## Union Find Data Structure, Part 1: Quick Find Algorithm

I decided to write a series of articles on Union Find algorithms. Though there are other resources available online. Lots of blogs, articles, books are out there on this topic. I just thought, I could make it easy to understand. These are for the beginner level programmers. But basic understanding of programming and Object Oriented Programming is required. Quick find algorithm is the basic one. This will give a preliminary idea of the Union Find algorithm. And then slowly we will dive into the complexity.

### Problem

The goal of this algorithm is to find if any two elements are connected. If not connected, then connect them. This problem is also called dynamic connectivity problem. This connection is an equivalence relationship. We assume that:

1. Symmetric: If p is connected to q, then q is also connected to p.
2. Transitive: If p is connected to q and q is connected to r, p is connected to r as well.
3. Reflexive: p is connected to p.

### Applications

These types of algorithms help manipulating the objects of all types:

Computers in a network

Elements in a mathematical set

Metallic sites in a composite system

Pixels in a digital photo

Friends in a social network

Transistors in a computer chip

Variable names in Fortran program

### Solution

Before starting the coding challenge, align the steps in order. These are the steps to develop an efficient algorithm:

Model the problem

Find an algorithm to solve it

Check if the algorithm is fast enough and the memory usage

If not fast enough, figure out why

Find a way to address the problem

Keep doing the same process until it satisfies the requirement

Model of the Quick Find algorithm:

This quick find algorithm is called eager algorithm to solve so called dynamic connectivity problem.  The structure of the data includes an integer array id[] of size N. N is any integer. Integer array id[] is supposed to be a range from 0 to N-1. p and q are 2 integers in the id array. p and q are connected if they have the same id.

I will implement this algorithm in Java and Python. These are the steps we will follow to develop this structure.

Step 1:

We need to develop a constructor first giving an input N. N is the size of the data as I mentioned earlier.  I am putting the name of the constructor as QuickFind.  In this constructor first we will generate an array of range N. Each element is an id that is the same as the element position starting from 0. Such as id of position 1 is 1, id of position 0 is 0, id of position 7 is 7.

Step 2:

Develop a class ‘connect’ that takes two inputs p and q. It returns a Boolean that indicates if they are already connected. If this class returns yes, then the algorithm doesn’t do anything. But if it returns no, then the algorithm implements the union operation that connects p and q.

Step 3:

Develop a class named ‘union’ that connects p and q. Iterate through the array id. Where you find the id of p, change it to id of q.

Example of Union operation:

Here is our id array.  We are taking a range from 0 to 8.

0              1              2              3              4              5              6              7              8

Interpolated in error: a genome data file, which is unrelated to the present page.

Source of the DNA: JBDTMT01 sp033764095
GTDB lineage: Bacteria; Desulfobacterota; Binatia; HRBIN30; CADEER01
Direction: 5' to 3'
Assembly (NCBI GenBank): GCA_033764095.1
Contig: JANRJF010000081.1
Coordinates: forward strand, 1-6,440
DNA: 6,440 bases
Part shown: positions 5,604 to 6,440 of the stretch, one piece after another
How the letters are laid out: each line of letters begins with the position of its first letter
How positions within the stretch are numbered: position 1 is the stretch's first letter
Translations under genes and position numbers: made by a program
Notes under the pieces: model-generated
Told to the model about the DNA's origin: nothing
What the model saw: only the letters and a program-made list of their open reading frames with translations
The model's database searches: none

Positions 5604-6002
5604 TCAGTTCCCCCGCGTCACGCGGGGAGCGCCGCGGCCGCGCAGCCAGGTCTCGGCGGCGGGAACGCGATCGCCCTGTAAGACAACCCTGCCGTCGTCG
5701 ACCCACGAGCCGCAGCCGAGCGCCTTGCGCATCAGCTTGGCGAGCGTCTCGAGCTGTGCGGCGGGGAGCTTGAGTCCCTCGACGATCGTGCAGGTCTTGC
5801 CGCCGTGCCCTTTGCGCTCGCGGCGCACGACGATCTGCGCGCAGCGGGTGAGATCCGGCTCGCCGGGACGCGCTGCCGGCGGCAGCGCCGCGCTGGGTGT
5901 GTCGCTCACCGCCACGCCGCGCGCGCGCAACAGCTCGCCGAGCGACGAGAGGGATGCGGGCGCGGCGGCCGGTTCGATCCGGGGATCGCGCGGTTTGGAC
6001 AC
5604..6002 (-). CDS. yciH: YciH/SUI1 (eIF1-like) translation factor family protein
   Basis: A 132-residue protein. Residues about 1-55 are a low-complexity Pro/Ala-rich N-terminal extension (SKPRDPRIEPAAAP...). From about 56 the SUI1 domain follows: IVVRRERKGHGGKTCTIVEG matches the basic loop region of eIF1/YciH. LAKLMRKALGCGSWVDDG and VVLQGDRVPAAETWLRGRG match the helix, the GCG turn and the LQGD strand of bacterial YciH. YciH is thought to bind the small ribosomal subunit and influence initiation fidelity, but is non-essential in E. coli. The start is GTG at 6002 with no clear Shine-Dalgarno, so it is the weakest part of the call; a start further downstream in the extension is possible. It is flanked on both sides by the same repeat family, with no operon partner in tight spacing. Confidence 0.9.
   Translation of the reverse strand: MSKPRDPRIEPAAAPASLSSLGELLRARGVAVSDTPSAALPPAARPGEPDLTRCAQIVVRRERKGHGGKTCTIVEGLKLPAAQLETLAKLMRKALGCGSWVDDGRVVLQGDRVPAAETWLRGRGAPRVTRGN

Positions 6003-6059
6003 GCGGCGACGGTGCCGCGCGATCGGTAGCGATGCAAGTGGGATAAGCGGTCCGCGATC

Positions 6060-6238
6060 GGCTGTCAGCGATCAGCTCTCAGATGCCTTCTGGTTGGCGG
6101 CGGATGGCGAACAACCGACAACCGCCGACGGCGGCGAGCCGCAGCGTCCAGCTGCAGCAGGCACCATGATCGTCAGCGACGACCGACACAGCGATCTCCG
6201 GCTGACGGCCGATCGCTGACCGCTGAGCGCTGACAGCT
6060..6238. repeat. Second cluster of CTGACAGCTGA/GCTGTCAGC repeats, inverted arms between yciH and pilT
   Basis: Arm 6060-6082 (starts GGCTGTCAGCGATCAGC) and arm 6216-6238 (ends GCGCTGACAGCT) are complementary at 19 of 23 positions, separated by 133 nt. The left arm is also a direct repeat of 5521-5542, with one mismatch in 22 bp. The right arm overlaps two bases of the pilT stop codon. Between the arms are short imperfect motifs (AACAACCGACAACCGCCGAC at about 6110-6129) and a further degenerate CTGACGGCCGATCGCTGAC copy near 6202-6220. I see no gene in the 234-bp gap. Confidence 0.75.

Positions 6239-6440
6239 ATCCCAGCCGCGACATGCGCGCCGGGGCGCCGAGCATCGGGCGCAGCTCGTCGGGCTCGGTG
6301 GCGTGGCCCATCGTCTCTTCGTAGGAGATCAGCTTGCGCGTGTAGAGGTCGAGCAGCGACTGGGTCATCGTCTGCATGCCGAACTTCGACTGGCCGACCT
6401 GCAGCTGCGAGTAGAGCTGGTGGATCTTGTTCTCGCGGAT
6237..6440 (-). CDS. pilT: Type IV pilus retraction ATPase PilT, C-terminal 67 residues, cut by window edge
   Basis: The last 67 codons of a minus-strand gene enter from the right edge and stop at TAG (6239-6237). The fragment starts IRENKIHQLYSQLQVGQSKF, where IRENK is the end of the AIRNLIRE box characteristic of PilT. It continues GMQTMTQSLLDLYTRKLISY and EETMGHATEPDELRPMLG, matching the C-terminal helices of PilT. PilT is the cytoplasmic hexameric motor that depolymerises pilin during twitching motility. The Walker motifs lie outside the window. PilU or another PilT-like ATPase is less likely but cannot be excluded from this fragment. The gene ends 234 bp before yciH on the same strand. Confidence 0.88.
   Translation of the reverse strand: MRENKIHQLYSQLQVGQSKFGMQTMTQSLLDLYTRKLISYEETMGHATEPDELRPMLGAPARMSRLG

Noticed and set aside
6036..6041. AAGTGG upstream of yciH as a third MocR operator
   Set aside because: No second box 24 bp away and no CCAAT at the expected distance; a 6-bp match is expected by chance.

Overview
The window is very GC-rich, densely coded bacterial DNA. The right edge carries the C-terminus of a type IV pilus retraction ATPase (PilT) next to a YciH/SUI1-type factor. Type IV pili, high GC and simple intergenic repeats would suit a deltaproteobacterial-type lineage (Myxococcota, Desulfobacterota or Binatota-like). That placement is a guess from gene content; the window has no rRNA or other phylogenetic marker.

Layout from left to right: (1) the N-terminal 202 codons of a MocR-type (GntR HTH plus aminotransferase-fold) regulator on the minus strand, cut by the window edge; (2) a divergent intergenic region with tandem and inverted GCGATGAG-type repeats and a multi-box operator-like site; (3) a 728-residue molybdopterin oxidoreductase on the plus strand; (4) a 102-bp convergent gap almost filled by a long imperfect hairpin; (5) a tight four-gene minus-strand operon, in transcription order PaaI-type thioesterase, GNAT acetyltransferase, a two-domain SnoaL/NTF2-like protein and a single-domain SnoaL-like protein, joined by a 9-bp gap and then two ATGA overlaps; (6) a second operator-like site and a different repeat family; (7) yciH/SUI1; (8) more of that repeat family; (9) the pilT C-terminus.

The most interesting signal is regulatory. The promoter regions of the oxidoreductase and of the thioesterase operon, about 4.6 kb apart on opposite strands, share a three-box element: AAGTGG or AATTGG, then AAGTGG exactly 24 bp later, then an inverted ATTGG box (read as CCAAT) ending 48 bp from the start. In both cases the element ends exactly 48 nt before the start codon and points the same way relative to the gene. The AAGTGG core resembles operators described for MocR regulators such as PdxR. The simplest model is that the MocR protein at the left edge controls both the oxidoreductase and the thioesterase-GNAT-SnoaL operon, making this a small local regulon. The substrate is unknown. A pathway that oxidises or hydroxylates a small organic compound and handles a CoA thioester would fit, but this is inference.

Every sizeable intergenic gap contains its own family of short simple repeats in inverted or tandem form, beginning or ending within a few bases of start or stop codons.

Id            0              1              2              3              4              5              6              7              8

Union (3, 4):

Change the id of 3 to id of 4.

0              1              2              3              4              5              6              7              8

Id            0              1              2              4              4              5              6              7              8

Union (3, 8):

Replace id of 3 with id of 8. As I described in the step 3 above, we need to iterate through the id array and wherever we find an id that is the same as the id of 3 we need to change that to id of 8

0              1              2              3              4              5              6              7              8

Id            0              1              2              8              8              5              6              7              8

Union (5, 6):

This one will be the same as the first one.

0              1              2              3              4              5              6              7              8

Id            0              1              2              8              8              6              6              7              8

Union (4, 6):

0              1              2              3              4              5              6              7              8

Id            0              1              2              6              6              6              6              7              6

## Java Implementation:

public class QuickFind {

private int[] id;

public QuickFind(int N) {

id = new int[N];

for (int i=0; i<N; i++) {

id[i] = i;

}

}

private boolean connected(int p, int q) {

return id[p] == id[q];

}

public void union(int p, int q) {

int pid = id[p];

int qid = id[q];

for (int i=0; i<id.length; i++) {

if (id[i]==pid) id[i] = qid;

}

}

}

## Python Implementation

class QuickFind(object):

def __init__(self, N):

self.lst = list(range(N))

def find(self, p, q):

return self.lst[p] == self.lst[q]

def union(self, p, q):

pid = self.lst[p]

qid = self.lst[q]

for ind, x in enumerate(self.lst):

if x == pid:

self.lst[ind] = qid

## Cost Model

Both constructor and union class have a for loop that touches the entire array. Connect is the only class that enters the array only once. Union operation touches the entire array every time it does an union of a p with a q. In the worst case, to connect the whole array together, it will touch the entire array N times. That means,  it will operate N operations on N element. It takes NxN array access. That why, union operation in quick find is too expensive.

We need to find a better solution. In my next article I will write about the better solution.